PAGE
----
August 9, 2023 at 4:01pm
By Jason Stettner
You start off as a nameless individual that’s part of this caravan. The world around you is bleak, sandstorms block out the distance. The wraith monsters are out there in the storms, waiting for someone to be left behind.
There’s also a split within the caravan as the lower group of nameless are tired of those above them. Through this discussion about what’s been going on your customized individual is sent out into the storm. This is where you find the gauntlet, a powerful device that allows you to ascend from what you’ve been living in.
That’s essentially the start of this adventure and that early aspect doesn’t really matter because tonally the rest of the game is vastly different. You’re thrown out into an open world area, the first of a few and then told to go gather shards.
It’s always three shards and you gather these by doing simple puzzles or fighting a monster. Once that’s done you talk to a person, fight a wraith monster and then repeat essentially. There are some slight variations here or there, but that’s basically it. It’s not terribly long to play through, but you may find value in doing side quests or other worldly activities.
It’s not insanely vast in terms of quantity, but I do appreciate a shorter set world at times. At the same time this world did seem ripe for deeper exploration and narrative. It just felt from that story perspective that they could have gone further with what was happening. It tells a full tale, but it did leave me wanting more.
From the third person perspective you essentially slide across the sandy open world and continue to expand your gauntlet power through the shards. This will eventually allow you to soar about in the air for extended periods of time. This comes in handy in regards to combat and some of the parkour exploration.
You will also be able to expand the skill type abilities of your gauntlet. This neat system allows you to form special essence stones to gain extra abilities. You have a set quantity of slots and must use them effectively. There are also armor perks to gain when you upgrade the armor you gather on your journey. Combat within the game was rather interesting, at the same time it could be overwhelming depending on the situation.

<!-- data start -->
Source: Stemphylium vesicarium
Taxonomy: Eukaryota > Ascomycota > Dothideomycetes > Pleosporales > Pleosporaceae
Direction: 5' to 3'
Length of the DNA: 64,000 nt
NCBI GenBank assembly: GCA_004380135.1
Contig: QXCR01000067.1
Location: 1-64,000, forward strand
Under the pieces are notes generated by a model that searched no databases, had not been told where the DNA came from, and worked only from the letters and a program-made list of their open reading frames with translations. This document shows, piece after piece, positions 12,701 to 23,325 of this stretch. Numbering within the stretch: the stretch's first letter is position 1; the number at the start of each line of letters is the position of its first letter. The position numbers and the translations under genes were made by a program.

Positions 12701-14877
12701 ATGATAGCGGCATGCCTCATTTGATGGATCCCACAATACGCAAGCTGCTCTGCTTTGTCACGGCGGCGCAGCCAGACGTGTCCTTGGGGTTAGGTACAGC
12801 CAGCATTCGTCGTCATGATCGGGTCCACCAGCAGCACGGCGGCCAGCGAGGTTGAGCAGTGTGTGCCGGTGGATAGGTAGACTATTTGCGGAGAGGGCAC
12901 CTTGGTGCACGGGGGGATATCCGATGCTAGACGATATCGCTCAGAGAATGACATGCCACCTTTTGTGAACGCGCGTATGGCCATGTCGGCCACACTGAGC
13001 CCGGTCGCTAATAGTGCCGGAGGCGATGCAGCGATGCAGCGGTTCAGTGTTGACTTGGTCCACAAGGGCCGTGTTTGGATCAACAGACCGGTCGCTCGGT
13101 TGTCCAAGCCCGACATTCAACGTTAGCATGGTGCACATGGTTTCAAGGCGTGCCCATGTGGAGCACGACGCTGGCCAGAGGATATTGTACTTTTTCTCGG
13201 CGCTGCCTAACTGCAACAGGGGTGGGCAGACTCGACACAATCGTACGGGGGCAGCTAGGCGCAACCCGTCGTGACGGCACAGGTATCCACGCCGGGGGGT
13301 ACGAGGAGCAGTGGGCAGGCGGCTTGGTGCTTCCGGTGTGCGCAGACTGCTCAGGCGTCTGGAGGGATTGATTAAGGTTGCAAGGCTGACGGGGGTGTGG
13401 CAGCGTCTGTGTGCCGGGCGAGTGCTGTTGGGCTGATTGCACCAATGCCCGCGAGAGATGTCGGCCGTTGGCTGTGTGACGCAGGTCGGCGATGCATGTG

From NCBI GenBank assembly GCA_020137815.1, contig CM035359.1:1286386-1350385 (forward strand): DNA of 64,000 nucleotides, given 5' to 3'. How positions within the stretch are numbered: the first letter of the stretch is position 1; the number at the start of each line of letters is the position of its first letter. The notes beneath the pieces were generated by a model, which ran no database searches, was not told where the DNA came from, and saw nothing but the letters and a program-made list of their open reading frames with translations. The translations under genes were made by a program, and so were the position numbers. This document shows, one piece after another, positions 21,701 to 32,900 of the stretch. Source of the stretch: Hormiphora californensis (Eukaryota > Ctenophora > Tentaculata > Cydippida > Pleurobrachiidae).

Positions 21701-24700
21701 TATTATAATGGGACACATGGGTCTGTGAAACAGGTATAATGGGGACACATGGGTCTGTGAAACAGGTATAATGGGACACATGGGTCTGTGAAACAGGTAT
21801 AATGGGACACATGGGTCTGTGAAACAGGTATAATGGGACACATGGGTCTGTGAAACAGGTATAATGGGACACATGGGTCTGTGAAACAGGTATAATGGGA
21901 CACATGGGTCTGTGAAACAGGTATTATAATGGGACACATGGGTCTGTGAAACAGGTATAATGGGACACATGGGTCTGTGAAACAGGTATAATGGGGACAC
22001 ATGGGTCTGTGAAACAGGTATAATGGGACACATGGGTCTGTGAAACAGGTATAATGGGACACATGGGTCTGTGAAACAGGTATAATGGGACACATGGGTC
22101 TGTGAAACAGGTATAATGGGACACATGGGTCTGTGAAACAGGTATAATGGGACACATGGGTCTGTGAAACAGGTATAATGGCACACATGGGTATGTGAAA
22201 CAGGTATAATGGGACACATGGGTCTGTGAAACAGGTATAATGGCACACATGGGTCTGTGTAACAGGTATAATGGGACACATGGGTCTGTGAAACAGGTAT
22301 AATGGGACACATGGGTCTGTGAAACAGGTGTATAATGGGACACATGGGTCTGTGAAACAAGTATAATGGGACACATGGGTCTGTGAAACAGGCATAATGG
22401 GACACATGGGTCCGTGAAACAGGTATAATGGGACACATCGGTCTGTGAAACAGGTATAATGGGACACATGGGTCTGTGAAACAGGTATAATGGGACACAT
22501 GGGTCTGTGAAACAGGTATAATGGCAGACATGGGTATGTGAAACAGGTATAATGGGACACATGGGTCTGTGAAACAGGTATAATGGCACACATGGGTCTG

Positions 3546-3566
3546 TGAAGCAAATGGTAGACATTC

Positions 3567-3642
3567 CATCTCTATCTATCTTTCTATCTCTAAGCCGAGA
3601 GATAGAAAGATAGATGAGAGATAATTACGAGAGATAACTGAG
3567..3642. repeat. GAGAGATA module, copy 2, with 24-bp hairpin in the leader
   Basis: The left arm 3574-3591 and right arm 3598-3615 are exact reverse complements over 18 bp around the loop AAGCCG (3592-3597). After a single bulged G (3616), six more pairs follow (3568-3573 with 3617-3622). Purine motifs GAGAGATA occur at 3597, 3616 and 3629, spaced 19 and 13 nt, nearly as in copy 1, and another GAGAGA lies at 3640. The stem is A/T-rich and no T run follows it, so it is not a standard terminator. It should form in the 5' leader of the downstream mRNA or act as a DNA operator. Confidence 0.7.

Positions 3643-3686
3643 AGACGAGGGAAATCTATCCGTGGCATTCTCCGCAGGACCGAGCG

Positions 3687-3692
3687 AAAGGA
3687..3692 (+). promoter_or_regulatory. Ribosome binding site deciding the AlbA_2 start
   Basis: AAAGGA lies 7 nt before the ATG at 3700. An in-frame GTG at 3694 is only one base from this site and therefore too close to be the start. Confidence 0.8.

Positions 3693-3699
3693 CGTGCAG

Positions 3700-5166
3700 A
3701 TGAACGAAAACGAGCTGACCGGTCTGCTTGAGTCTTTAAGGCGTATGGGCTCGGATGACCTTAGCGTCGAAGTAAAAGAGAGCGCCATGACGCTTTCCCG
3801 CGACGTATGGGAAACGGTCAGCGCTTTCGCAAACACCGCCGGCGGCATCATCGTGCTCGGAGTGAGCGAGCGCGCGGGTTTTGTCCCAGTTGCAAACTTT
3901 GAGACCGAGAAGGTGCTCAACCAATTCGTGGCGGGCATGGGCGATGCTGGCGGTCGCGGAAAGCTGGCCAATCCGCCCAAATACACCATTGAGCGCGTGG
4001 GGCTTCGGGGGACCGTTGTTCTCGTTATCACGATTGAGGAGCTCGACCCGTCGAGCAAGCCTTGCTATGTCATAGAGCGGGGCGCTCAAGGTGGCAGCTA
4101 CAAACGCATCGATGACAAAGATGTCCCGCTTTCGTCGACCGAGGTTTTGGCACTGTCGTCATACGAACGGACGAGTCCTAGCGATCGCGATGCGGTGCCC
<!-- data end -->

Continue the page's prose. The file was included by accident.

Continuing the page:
You’re fighting large monsters, the same multiple times and needing to destroy every piece of their extra body armor to vanquish them. It would have been neat to see a deeper impact on you taking out a critical piece of the foe. It would have also been nice to have more variations within the monster wraiths as well.
As I did mention, it can be overwhelming as secondary smaller creatures can stack up quickly. You’ll need to manage health, and abilities well to deal with the problems and there are difficulty options if areas should become too difficult for you. I didn’t feel it was too overly challenging with the right gear, but I could see parts where some might find it too much.
The open world did look fairly great, I was impressed and there’s minimal pop-in as well. It feels vast, but at the same time has a tightened scale to it. There are some open world activities and wraiths to deal with out there. It’s got some content, but doesn’t feel endless which was nice to have. Going further on visuals for Xbox Series X you get two dynamic resolution scaling options.
The first being quality with a 4k resolution at 30fps and the second being performance with a 1440p resolution at 60fps. The latter was the default and my preference. You will need to restart the game to switch the choices and you may notice minor performance drops but they were very minimal when I was playing. There’s also HDR support and Spatial Sound support too which are nice to have features wise.
Atlas Fallen is ambitious being tight in scale and offering some limited scope which was refreshing for an open world game. It certainly could have been expanded upon from a narrative stand point so I’d leave that for a follow-up if that were to happen as the concepts here certainly could be expanded upon.
The game in general ran well offering a really great looking world to explore. It’s not super vast in scale and the story was rather short with repetitive elements. The wraiths kept repeating far too close together and that did make things come across as somewhat tedious. I was also at times bored with the choice in design regarding shard collection.
I really liked aspects of this and some portions could have been better. It was a nice refreshingly tight game though and something I appreciated for that aspect as some open world games have gotten too large these days. It was nice to have some freedom, while not feeling as though I had to wander forever to get somewhere.
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Atlas Fallen Review on Xbox Series X
Review Code Provided by Focus Entertainment